I've become a magpie of sorts since the day after Election Day, collecting words at an alarming rate. I'm a big news reader/listener already, but I've even alarmed myself at the amount of news I've read/listened to in the past couple of weeks; something about knowing is better than not knowing, awareness is better than complacency. With decreasing amounts of melodrama, I can still say I am not in any way shape or form convinced that everything will be OK in the world, no matter what people try to say to suggest otherwise. To put it lightly: I have concerns.
I've been making an effort to collect other words, too, though, to adjust the ratio of my outlook for the better. I've gathered words from Toni Morrison and Andrea Jenkins, Colton Whitehead and my friend Missy. I've gathered words from writers I didn't know before, pointed out by people I do. I've bought words at the bookstore and chosen more at the library. My subconscious has been more adamant about the importance of physical books than ever. I don't want these words to return to the ether of forgotten pixels when I'm done; I want them to become shared words, ideas, actions. I've added The Once and Future King to my list of books to read on the recommendation of an old friend who shared an excerpt that stopped me in my tracks:
"The best thing for being sad," replied Merlin, beginning to puff and blow, "is to learn something. That's the only thing that never fails. You may grow old and trembling in your anatomies, you may lie awake at night listening to the disorder of your veins, you may miss your only love, you may see the world about you devastated by evil lunatics, or know your honour trampled in the sewers of baser minds. There is only one thing for it then—to learn. Learn why the world wags and what wags it. That is the only thing which the mind can never exhaust, never alienate, never be tortured by, never fear or distrust, and never dream of regretting. Learning is the only thing for you. Look what a lot of things there are to learn." —T.H. White, The Once and Future King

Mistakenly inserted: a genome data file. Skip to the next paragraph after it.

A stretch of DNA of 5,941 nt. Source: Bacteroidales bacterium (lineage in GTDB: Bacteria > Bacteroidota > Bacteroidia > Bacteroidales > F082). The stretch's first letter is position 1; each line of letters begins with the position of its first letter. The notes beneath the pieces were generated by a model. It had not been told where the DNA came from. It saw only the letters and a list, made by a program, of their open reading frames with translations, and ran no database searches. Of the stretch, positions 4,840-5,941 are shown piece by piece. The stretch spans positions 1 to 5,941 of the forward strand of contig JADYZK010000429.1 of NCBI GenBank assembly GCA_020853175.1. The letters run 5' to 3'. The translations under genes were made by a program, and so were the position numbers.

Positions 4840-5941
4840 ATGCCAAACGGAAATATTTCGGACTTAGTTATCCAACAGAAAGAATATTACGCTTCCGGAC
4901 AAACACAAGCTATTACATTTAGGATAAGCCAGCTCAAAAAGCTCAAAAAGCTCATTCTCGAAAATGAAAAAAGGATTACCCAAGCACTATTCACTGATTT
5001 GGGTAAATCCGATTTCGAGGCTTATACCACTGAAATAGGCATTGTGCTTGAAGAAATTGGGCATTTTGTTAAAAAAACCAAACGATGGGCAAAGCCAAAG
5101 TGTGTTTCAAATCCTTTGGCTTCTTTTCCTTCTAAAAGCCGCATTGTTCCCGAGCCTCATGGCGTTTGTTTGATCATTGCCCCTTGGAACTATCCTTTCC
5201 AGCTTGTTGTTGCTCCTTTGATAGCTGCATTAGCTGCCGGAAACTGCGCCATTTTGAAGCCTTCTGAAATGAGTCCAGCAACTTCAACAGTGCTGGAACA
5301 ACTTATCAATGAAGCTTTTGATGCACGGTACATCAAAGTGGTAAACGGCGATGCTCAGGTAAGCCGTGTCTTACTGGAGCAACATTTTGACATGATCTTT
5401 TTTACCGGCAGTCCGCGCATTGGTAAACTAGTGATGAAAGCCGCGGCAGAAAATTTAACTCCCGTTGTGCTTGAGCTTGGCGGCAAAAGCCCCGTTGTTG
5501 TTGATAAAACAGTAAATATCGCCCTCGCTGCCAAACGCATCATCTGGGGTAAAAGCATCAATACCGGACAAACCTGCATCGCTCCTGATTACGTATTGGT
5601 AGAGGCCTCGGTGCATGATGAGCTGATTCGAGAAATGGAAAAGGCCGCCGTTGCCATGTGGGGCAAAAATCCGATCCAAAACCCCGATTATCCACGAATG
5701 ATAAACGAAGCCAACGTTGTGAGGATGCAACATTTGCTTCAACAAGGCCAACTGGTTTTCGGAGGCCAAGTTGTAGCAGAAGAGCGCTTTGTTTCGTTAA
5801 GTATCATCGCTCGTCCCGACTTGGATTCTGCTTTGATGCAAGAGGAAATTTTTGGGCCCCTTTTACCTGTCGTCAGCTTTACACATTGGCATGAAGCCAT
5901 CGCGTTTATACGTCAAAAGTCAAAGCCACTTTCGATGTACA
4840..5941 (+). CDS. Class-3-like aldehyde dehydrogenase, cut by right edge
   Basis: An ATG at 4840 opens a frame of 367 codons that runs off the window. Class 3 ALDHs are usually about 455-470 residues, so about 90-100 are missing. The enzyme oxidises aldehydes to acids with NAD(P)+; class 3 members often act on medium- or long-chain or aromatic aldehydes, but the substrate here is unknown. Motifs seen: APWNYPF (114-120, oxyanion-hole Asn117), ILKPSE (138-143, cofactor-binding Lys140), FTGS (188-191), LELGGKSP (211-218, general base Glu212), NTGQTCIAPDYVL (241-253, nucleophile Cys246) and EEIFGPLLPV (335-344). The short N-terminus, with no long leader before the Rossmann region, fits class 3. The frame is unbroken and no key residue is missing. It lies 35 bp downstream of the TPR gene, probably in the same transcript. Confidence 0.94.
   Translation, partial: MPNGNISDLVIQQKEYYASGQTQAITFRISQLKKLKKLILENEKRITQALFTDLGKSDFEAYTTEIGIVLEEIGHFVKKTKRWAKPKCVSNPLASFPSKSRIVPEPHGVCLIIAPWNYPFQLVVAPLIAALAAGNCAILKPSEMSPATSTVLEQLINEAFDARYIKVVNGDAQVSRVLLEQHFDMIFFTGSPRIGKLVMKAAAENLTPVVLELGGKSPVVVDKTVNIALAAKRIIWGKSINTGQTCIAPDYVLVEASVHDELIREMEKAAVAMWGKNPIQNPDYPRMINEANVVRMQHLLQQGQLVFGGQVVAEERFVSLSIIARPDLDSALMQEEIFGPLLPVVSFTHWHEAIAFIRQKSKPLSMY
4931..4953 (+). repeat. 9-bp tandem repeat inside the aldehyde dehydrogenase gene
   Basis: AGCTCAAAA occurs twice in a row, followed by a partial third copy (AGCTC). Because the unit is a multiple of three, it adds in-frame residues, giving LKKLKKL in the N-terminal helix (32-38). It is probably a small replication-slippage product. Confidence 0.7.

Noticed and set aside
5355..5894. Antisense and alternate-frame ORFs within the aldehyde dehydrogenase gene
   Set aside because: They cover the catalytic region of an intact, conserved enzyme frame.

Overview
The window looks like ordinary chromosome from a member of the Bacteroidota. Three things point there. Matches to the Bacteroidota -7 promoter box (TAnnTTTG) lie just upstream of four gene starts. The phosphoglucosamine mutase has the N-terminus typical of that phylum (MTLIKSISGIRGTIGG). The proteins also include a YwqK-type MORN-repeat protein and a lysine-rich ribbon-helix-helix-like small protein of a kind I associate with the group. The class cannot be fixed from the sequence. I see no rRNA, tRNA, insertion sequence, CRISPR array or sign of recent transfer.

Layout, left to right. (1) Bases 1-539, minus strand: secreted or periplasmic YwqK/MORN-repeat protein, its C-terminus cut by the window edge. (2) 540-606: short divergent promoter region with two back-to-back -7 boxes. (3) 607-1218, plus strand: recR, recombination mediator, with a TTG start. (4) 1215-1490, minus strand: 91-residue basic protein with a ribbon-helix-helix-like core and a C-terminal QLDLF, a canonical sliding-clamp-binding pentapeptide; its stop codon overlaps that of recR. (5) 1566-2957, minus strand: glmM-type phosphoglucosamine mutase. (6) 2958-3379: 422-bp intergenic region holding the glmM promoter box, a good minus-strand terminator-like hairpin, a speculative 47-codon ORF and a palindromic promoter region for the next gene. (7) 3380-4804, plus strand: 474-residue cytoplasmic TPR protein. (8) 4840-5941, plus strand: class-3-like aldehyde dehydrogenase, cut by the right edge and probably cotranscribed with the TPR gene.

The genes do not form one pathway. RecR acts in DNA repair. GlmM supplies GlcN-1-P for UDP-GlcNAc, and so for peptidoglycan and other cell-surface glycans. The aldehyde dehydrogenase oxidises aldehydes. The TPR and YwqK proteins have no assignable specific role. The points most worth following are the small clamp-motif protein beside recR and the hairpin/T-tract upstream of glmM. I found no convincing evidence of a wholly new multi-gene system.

See also: making, creating. I said some nonsense in the last year about only being able to affect one's own small corner of the world, and I see that for the nonsense it is now. There is no small corner, because there is no corner. A corner implies something flat. Which of course the world is not, only a myth that was somehow spread about people's beliefs in the first place.
One of of my favorite radio shows, Morning Music from Wyoming Public Radio, pointed out some more words this morning in the form of a Decemberists song I hadn't heard before:
So raise a glass to turnings of the season
And watch it as it arcs towards the sun
And you must bear your neighbor's burden within reason
And your labors will be borne when all is done
—from Don't Carry It All
I'm adding them to my collection.